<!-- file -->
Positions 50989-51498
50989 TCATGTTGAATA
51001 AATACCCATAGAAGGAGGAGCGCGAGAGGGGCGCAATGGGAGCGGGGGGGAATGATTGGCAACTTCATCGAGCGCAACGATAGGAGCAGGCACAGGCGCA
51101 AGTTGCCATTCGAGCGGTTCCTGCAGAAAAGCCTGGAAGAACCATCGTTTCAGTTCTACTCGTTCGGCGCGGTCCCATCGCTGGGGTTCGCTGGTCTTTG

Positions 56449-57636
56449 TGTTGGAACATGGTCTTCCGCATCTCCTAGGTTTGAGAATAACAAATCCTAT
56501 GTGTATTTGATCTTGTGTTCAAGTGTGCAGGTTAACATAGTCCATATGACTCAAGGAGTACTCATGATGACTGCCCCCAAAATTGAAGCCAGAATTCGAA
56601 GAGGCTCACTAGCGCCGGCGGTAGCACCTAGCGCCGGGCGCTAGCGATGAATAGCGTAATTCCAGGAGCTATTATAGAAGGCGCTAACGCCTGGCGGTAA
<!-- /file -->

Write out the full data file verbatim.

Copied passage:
Positions 50989-51498
50989 TCATGTTGAATA
51001 AATACCCATAGAAGGAGGAGCGCGAGAGGGGCGCAATGGGAGCGGGGGGGAATGATTGGCAACTTCATCGAGCGCAACGATAGGAGCAGGCACAGGCGCA
51101 AGTTGCCATTCGAGCGGTTCCTGCAGAAAAGCCTGGAAGAACCATCGTTTCAGTTCTACTCGTTCGGCGCGGTCCCATCGCTGGGGTTCGCTGGTCTTTG

Positions 56449-57636
56449 TGTTGGAACATGGTCTTCCGCATCTCCTAGGTTTGAGAATAACAAATCCTAT
56501 GTGTATTTGATCTTGTGTTCAAGTGTGCAGGTTAACATAGTCCATATGACTCAAGGAGTACTCATGATGACTGCCCCCAAAATTGAAGCCAGAATTCGAA
56601 GAGGCTCACTAGCGCCGGCGGTAGCACCTAGCGCCGGGCGCTAGCGATGAATAGCGTAATTCCAGGAGCTATTATAGAAGGCGCTAACGCCTGGCGGTAA